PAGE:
We bring up the way Emily tells stories and Adan shares how harrowing an experience it often is for him. You might have found yourself in a similar situation, and we hope this helps to illustrate the behind-the-scenes thoughts and feelings!
When we first meet someone, it’s easy to appreciate the things about them that caught our attention in the first place.
Over time, our level of comfort with that person can rise to levels where we can easily assume that they know about our feelings for them, and assumptions can quickly erode into neglect.
We say thanks for the other person as much as we say it for ourselves.
As humans, we get used to things very quickly, and without regular reminders about what’s important in our lives, we can slip into routines that do a disservice to ourselves and the ones we love.
This is the Everything is Like Dating Podcast.
On this episode we discuss survival, teamwork and communication. In the context of if you were actually in a Horror Movie.
Mentioned Movie: Behind The Mask: The Rise of Leslie Vernon (Imdb)
[2:26] Halloween; Emily’s Favorite Holiday
[4:25] “SAW came to life”
[5:40] Michael Myers – Halloween
[8:18] Supernatural enemies
[8:53] “You’d be drugged but you’d have to solve puzzles to get out.”
[10:01] Having another person to fight back with & co-ordinate
[10:38] “What if we were in a vampire movie?”
[11:07] “Communication, Teamwork & Batting Practice”
[11:47] “If you were really in a Horror Movie, would you be able to still think rationally?” Emily has a fix.
[13:50] “The Leslie Vernon Movie”
Takeaway: Communication, Teamwork & Batting Practice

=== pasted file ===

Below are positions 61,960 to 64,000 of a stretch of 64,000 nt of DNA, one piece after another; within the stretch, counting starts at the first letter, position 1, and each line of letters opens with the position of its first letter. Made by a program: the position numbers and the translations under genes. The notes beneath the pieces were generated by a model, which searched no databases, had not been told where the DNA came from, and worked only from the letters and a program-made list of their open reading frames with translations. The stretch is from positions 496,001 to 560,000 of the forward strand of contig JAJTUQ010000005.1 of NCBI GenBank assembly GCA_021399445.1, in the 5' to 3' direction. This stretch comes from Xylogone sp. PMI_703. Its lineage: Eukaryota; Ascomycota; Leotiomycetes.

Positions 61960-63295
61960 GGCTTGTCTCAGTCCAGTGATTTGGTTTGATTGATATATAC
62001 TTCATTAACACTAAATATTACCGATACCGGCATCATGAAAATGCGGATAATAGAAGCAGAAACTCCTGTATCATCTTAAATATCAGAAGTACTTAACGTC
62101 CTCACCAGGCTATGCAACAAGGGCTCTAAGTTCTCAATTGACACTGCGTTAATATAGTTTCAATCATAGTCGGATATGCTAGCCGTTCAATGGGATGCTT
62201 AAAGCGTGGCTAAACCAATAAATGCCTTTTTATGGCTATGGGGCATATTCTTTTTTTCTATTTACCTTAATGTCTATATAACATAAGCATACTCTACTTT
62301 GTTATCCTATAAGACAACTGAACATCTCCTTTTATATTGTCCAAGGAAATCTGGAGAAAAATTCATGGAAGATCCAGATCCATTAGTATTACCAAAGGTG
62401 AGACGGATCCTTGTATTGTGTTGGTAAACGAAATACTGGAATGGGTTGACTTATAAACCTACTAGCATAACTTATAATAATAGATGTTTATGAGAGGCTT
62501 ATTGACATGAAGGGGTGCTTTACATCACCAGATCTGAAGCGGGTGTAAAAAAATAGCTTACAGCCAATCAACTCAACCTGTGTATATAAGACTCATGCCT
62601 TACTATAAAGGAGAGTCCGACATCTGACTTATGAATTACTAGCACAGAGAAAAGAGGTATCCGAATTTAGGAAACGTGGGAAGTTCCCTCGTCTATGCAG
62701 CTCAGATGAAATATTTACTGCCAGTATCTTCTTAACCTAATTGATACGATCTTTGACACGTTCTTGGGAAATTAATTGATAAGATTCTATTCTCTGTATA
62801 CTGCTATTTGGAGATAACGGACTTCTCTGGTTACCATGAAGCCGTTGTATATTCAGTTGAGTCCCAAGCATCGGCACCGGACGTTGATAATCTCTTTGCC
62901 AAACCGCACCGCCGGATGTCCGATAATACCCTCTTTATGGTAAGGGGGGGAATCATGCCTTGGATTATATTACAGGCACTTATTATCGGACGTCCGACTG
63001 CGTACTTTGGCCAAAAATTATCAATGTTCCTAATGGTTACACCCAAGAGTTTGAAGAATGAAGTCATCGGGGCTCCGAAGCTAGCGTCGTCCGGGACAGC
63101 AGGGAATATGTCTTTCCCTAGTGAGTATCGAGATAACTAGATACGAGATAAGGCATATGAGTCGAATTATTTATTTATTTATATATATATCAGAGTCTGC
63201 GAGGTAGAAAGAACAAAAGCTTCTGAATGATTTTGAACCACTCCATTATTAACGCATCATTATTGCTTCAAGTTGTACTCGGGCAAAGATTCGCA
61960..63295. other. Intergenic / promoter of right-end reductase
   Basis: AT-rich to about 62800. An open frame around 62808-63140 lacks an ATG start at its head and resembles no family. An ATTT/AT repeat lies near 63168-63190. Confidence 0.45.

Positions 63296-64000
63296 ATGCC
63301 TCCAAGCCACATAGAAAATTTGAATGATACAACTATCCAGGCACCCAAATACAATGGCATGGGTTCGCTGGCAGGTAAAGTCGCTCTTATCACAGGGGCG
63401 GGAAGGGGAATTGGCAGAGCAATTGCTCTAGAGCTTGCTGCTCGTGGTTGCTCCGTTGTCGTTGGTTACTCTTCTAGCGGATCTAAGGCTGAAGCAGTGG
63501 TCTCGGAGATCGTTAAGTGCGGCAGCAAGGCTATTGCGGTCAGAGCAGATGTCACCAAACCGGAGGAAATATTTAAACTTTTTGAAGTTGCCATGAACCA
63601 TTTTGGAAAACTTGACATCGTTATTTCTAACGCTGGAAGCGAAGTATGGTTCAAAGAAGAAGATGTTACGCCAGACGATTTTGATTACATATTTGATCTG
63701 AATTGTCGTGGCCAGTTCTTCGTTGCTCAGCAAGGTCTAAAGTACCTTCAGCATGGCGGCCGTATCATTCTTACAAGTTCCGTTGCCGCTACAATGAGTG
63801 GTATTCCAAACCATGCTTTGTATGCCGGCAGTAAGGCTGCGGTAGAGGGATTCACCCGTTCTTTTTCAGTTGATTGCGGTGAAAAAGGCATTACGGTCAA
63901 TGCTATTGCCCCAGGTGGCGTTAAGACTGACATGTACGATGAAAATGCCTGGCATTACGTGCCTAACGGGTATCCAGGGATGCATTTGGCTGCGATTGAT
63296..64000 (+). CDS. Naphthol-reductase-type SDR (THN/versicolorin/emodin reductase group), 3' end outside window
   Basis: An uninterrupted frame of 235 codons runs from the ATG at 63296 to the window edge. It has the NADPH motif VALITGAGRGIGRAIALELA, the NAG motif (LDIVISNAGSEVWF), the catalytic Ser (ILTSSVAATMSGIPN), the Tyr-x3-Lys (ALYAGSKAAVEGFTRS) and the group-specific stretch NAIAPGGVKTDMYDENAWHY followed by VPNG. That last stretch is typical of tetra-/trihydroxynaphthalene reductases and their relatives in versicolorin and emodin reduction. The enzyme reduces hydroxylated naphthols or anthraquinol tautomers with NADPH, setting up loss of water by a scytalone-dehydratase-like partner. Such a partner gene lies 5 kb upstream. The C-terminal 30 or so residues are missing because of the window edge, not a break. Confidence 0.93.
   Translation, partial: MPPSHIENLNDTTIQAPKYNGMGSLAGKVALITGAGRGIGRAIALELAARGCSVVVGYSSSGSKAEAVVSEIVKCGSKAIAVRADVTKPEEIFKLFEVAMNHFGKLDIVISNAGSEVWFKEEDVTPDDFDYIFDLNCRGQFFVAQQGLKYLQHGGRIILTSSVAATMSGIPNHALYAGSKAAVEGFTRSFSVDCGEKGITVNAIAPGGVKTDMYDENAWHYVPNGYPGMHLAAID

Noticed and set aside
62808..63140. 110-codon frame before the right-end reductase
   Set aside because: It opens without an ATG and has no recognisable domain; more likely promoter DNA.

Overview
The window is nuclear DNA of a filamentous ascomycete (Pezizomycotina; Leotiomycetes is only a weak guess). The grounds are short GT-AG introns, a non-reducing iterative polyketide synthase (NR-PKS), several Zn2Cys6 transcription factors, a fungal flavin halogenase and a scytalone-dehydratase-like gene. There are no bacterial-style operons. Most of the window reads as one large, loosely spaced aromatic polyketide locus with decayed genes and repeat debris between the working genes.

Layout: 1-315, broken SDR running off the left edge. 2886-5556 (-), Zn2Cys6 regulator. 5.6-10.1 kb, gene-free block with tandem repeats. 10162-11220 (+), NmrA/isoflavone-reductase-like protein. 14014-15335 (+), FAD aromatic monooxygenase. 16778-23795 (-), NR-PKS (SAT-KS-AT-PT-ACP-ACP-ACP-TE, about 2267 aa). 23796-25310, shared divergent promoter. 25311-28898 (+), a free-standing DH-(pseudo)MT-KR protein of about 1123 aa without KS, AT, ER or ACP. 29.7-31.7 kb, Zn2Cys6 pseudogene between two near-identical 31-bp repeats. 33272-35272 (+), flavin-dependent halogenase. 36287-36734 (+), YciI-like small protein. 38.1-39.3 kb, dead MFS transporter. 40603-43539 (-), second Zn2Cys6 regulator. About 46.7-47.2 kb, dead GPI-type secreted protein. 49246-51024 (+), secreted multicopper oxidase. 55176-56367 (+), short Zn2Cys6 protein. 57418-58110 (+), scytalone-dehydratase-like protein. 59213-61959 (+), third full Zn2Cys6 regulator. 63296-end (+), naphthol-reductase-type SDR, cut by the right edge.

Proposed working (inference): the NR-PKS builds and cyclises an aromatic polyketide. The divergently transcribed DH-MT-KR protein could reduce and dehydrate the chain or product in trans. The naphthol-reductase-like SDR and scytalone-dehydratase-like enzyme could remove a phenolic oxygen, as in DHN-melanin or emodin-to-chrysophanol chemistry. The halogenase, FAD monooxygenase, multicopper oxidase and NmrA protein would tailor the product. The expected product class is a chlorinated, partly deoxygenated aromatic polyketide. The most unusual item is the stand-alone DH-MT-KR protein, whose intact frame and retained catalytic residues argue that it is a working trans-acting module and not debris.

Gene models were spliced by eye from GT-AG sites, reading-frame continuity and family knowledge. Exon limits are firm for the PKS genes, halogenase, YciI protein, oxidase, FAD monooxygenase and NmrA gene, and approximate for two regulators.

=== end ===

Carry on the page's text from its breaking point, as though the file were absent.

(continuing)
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You’ve felt it before.
The gut-wrenching feeling that you get when you say something to someone, and you realize that your words have “fallen on deaf ears”. You try to say it again in hopes that this time, you’ll get through. Or you give up, frustrated, exasperated and wondering why. Why it’s so hard to convey your thoughts to the other person.
This has happened to me many times, sometimes ending friendships and relationships. Over the years, something became apparent.
We’re speaking different languages to each other.
To be more accurate, we speak many different sub-languages, where each person’s words hold meanings unique to that individual.
What do I mean?
We largely communicate in short-hand with each other with great contractions of more complex thoughts distilled into maybe a few words. I don’t mean knowing the dictionary meaning of words, but the more elusive “What did they mean by that?”
I can say something that carries a set range of connotations and history from my life experience, yet those same words could impart vastly different implications and intent from the perspective of someone else.
When this happens, it becomes much more difficult to resolve misunderstandings. When the means for fixing a problem itself exacerbates the very said issue, molehills make mountains of themselves.
In language, the sum is greater than the parts, and we can’t effectively communicate with each other until we understand what each participant defines those parts as.